There are several defences available to a charge of common assault. These include but are not limited to:

  • Identification;
  • Provocation;
  • Self Defence or defence of another;
  • Accident;
  • The lawful discipline of a child;
  • Extraordinary Emergency;
  • Preventing violence from occurring.

Where one of the above defences is raised during the course of a trial, the prosecution must then prove beyond a reasonable doubt that the accused’s acts were not carried out in circumstances that give rise to the defence.

If the prosecution cannot negative the defence raised, then the assault is deemed justified, authorised and excused by law and is therefore not an “unlawful” assault.


Assault Occasioning Bodily Harm

An assault occasioning bodily harm arises where, as a result of an assault by another, the victim has suffered bodily harm.  

The definition of bodily harm refers to a bodily injury that interferes with health or comfort. The pain that a victim suffers as a result of an assault may self-evidently cause discomfort. However, this will not, on its own substantiate bodily injury. An assault that does nothing more than amount to the victim suffering pain will not constitute the definition of bodily harm.


What injuries can amount to bodily harm?

Injuries that constitute bodily harm may be injuries that range from broken bones to a black eye or swelling and bruising. Even minor injuries like a minor abrasion can amount to bodily harm.


In which court is assault occasioning bodily harm determined and what are the penalties?

If the matter is determined in the Magistrates Court the offence carries a maximum penalty of a term of imprisonment of 2 years and a fine of $24,000. However, if the assault occasioning bodily harm is committed in circumstances of aggravation the maximum penalty is a term of imprisonment of 3 years and a fine of $36,000.

An assault occasioning bodily harm charge may also be determined on an indictment in the District Court where the maximum penalty increases to 5 years imprisonment or 7 years imprisonment if the offence was committed in circumstances of aggravation.


Assault Public Officer

Under s.318 of the Code, a person can be charged with the offence of assaulting a public officer if they assault a public officer who is performing a function of their office or employment as a public officer.

A public officer includes any of the following classes of people:

  • A driver, or person operating or in charge of a rail vehicle, a ferry, a taxi; or a bus;
  • An ambulance officer who is performing their duties as an ambulance officer;
  • A person who is performing duties as either a: Fire and Emergency Services officer, a State Emergency Services officer, a Volunteer Marine Rescue Service officer, or a member of a private or volunteer fire brigade;
  • A person who is working in a hospital;
  • A person who is providing a health service to the public;
  • A contract worker who is providing court security services or custodial services; or
  • A contract worker within the meaning of the Prisons Act 1981 (WA) who is performing functions under Part IIIA of that Act.

To prove the charge of assault public officer the prosecution is not required to prove that the victim suffered “bodily harm” or “grievous bodily harm”.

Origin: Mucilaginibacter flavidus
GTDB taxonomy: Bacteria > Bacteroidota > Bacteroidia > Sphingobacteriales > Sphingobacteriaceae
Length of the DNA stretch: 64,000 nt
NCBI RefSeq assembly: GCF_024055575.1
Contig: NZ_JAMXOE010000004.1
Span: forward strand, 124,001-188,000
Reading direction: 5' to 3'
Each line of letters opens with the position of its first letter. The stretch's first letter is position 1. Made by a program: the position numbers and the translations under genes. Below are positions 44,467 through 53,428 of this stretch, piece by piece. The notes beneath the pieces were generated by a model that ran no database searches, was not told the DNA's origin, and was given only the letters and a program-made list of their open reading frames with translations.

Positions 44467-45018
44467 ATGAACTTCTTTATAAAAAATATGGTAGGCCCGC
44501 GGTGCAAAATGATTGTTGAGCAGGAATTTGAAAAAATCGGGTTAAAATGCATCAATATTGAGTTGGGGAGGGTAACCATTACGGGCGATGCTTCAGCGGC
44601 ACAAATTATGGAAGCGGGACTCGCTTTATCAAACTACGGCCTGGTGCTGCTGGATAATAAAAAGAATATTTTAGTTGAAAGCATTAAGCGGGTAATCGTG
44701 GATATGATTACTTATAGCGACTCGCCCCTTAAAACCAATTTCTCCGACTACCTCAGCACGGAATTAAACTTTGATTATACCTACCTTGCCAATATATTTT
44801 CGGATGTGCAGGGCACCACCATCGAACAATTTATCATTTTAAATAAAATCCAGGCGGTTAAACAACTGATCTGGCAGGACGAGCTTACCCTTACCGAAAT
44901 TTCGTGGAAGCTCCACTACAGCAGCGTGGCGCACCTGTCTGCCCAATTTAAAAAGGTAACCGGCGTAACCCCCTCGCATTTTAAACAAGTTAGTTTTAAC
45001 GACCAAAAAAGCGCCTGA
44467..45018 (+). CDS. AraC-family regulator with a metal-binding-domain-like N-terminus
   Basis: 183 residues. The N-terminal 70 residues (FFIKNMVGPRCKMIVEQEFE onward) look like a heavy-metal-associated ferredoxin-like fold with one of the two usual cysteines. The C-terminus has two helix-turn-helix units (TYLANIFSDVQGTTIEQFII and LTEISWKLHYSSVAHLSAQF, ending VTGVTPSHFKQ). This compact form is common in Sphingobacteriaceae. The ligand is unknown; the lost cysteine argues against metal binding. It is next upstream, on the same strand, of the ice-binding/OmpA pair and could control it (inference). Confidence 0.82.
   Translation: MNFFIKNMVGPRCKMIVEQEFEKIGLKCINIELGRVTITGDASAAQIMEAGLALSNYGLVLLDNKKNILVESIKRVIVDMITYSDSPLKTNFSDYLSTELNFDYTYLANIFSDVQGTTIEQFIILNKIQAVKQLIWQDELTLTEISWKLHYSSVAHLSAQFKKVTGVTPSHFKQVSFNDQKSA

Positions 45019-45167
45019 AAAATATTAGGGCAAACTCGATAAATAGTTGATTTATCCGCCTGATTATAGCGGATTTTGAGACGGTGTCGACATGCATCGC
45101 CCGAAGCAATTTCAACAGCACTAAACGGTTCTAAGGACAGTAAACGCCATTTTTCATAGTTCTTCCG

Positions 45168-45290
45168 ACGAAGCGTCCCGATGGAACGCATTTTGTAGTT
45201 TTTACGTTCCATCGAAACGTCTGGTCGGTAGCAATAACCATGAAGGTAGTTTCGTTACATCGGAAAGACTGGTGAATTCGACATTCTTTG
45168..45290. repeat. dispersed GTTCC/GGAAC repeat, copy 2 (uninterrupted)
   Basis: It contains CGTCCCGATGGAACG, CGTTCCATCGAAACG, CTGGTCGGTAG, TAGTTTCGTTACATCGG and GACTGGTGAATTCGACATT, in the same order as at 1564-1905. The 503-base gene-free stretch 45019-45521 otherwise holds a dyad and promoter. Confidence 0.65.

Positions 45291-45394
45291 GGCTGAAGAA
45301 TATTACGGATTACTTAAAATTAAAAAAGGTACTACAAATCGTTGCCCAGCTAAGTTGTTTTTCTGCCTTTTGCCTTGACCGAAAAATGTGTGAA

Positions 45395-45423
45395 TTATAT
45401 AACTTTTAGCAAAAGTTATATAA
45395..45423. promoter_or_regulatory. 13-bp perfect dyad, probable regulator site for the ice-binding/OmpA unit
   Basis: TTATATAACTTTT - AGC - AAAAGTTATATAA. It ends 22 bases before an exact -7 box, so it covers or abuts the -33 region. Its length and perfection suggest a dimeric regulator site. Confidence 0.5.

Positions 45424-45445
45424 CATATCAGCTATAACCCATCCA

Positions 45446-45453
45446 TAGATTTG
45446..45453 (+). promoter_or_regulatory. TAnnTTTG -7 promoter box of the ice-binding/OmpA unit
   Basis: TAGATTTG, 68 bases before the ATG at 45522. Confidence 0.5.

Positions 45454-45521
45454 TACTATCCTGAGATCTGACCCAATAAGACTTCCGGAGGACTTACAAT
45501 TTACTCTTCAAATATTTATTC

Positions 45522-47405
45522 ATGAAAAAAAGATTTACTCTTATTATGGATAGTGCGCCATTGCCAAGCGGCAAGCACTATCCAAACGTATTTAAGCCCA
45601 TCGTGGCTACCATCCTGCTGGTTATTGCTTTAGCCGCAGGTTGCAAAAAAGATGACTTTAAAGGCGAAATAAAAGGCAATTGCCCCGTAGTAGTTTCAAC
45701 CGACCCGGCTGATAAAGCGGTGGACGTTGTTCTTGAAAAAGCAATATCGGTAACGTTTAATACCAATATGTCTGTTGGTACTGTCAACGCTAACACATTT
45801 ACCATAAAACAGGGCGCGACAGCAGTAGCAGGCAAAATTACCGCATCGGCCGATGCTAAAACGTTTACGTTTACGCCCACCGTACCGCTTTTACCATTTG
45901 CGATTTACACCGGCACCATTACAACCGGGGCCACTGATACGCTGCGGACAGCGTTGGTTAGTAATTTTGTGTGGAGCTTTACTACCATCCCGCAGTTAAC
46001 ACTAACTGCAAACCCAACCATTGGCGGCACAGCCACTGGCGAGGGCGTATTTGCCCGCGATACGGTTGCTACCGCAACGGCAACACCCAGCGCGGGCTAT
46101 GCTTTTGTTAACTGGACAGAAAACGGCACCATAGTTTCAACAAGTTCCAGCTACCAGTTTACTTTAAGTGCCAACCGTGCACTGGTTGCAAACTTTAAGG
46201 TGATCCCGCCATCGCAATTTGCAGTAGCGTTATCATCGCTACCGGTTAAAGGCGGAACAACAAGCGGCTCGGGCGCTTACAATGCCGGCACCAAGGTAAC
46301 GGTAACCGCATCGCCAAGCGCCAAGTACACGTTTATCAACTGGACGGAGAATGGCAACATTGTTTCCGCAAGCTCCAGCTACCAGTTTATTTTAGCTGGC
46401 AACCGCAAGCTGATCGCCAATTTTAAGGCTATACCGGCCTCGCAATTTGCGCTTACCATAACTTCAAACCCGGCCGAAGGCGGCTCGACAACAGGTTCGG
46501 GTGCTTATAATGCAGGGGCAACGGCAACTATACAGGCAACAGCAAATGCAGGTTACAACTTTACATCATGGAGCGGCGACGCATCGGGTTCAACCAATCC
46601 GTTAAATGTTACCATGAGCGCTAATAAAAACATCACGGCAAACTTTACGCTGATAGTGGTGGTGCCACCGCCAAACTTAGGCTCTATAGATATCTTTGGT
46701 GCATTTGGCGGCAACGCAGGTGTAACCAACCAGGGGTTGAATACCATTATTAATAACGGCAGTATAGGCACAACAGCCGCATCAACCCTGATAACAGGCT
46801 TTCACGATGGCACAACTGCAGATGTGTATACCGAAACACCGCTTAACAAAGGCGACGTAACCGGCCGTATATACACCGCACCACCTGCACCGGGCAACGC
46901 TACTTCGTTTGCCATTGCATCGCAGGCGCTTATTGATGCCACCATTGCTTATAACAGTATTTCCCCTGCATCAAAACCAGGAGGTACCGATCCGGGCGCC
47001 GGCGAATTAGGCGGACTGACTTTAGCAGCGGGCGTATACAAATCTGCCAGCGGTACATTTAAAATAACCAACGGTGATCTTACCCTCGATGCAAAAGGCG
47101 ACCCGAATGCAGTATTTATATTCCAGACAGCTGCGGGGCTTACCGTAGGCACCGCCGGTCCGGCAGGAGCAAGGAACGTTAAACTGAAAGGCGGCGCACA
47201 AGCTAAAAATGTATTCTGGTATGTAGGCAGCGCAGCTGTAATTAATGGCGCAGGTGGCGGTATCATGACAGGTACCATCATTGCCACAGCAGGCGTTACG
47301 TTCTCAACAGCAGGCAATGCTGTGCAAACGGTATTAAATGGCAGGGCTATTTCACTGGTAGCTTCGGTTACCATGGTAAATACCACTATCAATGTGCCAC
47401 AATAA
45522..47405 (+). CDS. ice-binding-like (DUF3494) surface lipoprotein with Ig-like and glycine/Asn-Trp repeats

If assault by a public officer is committed in “prescribed circumstances”, mandatory sentencing laws will apply and the court must impose a sentence of immediate imprisonment. 

“Prescribed circumstances” occur when a public officer is assaulted in circumstances where they suffer bodily harm and that person is either a police officer, a prison officer, or a security officer as defined in section 3 of the Public Transport Authority Act 2003.


In which court is Assault Public Officer determined and what are the penalties?

The offence of assault of a public officer can be heard in the Magistrates Court or District Court.

If the offence of assaulting a public officer is determined in the Magistrates Court the maximum penalty for this offence is 3 years imprisonment and a fine of $36,000. If the offence is determined in the District Court, the maximum penalty increases to 7 years imprisonment.

If the offence was committed in prescribed circumstances the court must impose a term of imprisonment of 6 months and one day.


Grievous Bodily Harm

Grievous Bodily Harm (GBH) is defined in the Criminal Code WA as bodily injury which either:

  • endangers or is likely to endanger life or;
  • causes or is likely to cause permanent injury to health.

Grievous Bodily Harm covers a broad range of injuries which may include a broken jaw up to a serious head injury.

The references above to an injury that either “endangers or is likely to endanger life” or “is likely to cause permanent injury to health” apply whether or not the victim ultimately receives medical treatment and completely recovers with no further complications. It is not a defence to the charge to say that, following medical treatment, the injury suffered by the victim no longer endangered their life or caused permanent injury to their health.


What is the prosecution required to prove for an offence of Grievous Bodily Harm?

In order for an accused to be convicted of the offence of GBH, the prosecution must prove the following:

  • That the complainant suffered GBH;
  • That the GBH was caused by the accused;
  • That the act which caused the GBH was done unlawfully. That is, the act was not justified, authorised, or excused by law.